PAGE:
6 Replies Latest reply on Jun 3, 2012 1:07 PM by stefanzier

    Looking for ideas: Message stream fairness

    stefanzier Newbie

      We want to use HornetQ to implement a basic level of fairness between message flows. I'd like to hear if anybody on the forum has a good idea on implementing this.

       

      Setup

      • The application, a multi-tenant system, processes flows of messages, one per tenant.
      • Cluster A produces messages into HornetQ.
      • Cluster B consumes messages from HornetQ.
      • The number of message streams from A to B is dynamic. The number of active tenants varies. At any time, there are between 100-10,000 active message flows.
      • Message volume varies by 1-2 orders of magnitude between tenants.
      • Message volume within a tenant spikes occasionally.

       

      Scenario 1: Load spike in one message stream

      Ocassionally, one of our tenants misbehaves or sends us a large amount of data. The node(s) in cluster B consuming the tenants queue will not be able to keep up. The desired behavior in this case is for the particular tenant to receive back pressure, and their messages to build up in HornetQ. Once the memory allocated to the tenant is full, HornetQ should BLOCK. Other tenants should be unaffected by this.

       

      Scenario 2: Cluster B stopped

      When Cluster B is unavailable to consume any messages, HornetQ should store messages until Cluster B comes back online. It should do so fairly, allocating comparable amounts of space to all tenants.

       

      How would one best setup a set of HornetQ addresses, diverts, queues, groups, etc (using Core API), such that:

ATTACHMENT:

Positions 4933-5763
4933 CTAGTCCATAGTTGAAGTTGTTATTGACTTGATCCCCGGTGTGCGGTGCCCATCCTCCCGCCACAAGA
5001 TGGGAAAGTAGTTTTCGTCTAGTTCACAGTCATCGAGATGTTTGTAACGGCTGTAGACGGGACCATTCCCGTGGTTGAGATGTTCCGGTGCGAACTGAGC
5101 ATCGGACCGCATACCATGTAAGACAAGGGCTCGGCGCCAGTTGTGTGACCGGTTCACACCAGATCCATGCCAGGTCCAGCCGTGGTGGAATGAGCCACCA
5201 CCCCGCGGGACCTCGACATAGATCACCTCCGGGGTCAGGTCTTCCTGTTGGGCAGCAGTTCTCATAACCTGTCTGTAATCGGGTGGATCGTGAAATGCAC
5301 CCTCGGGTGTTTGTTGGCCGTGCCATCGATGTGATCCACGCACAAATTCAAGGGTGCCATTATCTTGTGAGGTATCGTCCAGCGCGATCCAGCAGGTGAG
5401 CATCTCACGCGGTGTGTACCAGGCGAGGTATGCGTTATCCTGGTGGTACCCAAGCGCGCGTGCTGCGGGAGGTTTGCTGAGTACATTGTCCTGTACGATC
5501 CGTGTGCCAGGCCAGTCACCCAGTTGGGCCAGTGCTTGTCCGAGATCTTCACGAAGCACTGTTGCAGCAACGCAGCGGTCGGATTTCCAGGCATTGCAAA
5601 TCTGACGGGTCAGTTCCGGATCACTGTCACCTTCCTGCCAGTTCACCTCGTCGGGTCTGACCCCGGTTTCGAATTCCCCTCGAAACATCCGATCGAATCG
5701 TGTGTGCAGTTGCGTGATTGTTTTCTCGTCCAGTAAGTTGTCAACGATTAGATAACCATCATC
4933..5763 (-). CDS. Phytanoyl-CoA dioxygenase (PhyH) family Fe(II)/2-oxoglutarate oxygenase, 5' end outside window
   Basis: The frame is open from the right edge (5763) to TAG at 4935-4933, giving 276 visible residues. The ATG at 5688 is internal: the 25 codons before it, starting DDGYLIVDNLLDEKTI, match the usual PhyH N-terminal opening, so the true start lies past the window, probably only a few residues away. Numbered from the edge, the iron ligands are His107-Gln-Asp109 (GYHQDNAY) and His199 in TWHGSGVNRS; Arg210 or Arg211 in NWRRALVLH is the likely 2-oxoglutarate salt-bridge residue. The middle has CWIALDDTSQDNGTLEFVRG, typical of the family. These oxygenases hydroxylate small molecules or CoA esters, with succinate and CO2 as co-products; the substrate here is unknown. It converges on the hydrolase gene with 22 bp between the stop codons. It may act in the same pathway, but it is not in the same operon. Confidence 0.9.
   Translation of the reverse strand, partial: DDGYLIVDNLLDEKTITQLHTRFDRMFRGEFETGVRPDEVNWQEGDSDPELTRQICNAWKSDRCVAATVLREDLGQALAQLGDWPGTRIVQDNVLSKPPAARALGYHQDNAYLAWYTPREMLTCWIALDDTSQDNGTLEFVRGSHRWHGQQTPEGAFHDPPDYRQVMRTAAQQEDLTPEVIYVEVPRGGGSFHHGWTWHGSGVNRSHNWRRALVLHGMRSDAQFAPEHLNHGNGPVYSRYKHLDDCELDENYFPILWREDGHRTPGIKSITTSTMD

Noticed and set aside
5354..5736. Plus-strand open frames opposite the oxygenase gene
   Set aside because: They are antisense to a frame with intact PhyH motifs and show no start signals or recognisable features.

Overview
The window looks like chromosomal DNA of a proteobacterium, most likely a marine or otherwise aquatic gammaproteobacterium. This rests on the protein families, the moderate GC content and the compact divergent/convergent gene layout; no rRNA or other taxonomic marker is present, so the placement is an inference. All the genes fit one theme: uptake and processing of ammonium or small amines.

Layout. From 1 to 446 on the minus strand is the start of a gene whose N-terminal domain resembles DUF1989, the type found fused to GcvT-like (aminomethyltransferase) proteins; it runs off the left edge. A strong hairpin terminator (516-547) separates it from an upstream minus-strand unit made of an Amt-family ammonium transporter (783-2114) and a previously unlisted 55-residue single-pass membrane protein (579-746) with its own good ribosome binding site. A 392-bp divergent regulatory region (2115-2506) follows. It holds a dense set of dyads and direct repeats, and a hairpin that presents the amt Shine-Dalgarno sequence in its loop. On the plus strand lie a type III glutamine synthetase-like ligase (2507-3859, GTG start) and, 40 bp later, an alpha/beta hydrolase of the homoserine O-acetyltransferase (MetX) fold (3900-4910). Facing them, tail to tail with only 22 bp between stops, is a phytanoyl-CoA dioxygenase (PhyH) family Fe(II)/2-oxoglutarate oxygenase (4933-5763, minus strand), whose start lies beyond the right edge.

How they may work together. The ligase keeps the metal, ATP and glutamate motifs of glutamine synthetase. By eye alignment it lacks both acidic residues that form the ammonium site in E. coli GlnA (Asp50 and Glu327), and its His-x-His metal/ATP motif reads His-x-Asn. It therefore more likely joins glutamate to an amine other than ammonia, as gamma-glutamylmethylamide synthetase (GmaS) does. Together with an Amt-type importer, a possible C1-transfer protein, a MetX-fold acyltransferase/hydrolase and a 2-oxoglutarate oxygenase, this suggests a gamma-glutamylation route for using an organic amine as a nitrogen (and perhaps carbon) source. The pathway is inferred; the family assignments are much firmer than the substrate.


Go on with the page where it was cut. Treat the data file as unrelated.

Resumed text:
• An overload condition (more incoming vs. consumed messages) in one stream does not affect the other streams.
      • Memory in HornetQ is distributed fairly between the message streams, without wasting any memory in a global overload/back pressure situation.

       

      My (not-so-great) ideas:

      1. Use one address/queue per stream. As I understand, this requires me to manually manage memory across the addresses, which is tricky. (example, I have 10GB memory, with 10 streams, I'd like to assign 1GB to each stream, but as we grow to 100 streams, I'd need to shrink all the addresses to 100MB each to leave room).
      2. Use rate limited flow control. Monitor address utilization and adjust rate limits on an ongoing basis. This seems very indirect and clumsy.

       

      Is there any obvious approach I'm missing? Any other good ideas on implementing fairness?

        • 1. Re: Looking for ideas: Message stream fairness
          Andy Taylor Master

          This is the developer forum for HornetQ developer topics, the user forum is the appropriate place for this topic, however see comments:

          Scenario 1: Load spike in one message stream

          Ocassionally, one of our tenants misbehaves or sends us a large amount of data. The node(s) in cluster B consuming the tenants queue will not be able to keep up. The desired behavior in this case is for the particular tenant to receive back pressure, and their messages to build up in HornetQ. Once the memory allocated to the tenant is full, HornetQ should BLOCK. Other tenants should be unaffected by this.

          Im not sure what you mean by this and your comment about messages building up in HornetQ, this is excactly the point of a queue, messages are held in it until a consumer is available. If you mean you want to stop producers sending messages then you can set the max size of an address and set the policy to BLOCK, alternatively you can use paging to make sure the server doesnt run out of memory.

           

          Scenario 2: Cluster B stopped

          When Cluster B is unavailable to consume any messages, HornetQ should store messages until Cluster B comes back online. It should do so fairly, allocating comparable amounts of space to all tenants.

          Again, this is the purpose of a queue

           

          How would one best setup a set of HornetQ addresses, diverts, queues, groups, etc (using Core API), such that:

          • An overload condition (more incoming vs. consumed messages) in one stream does not affect the other streams.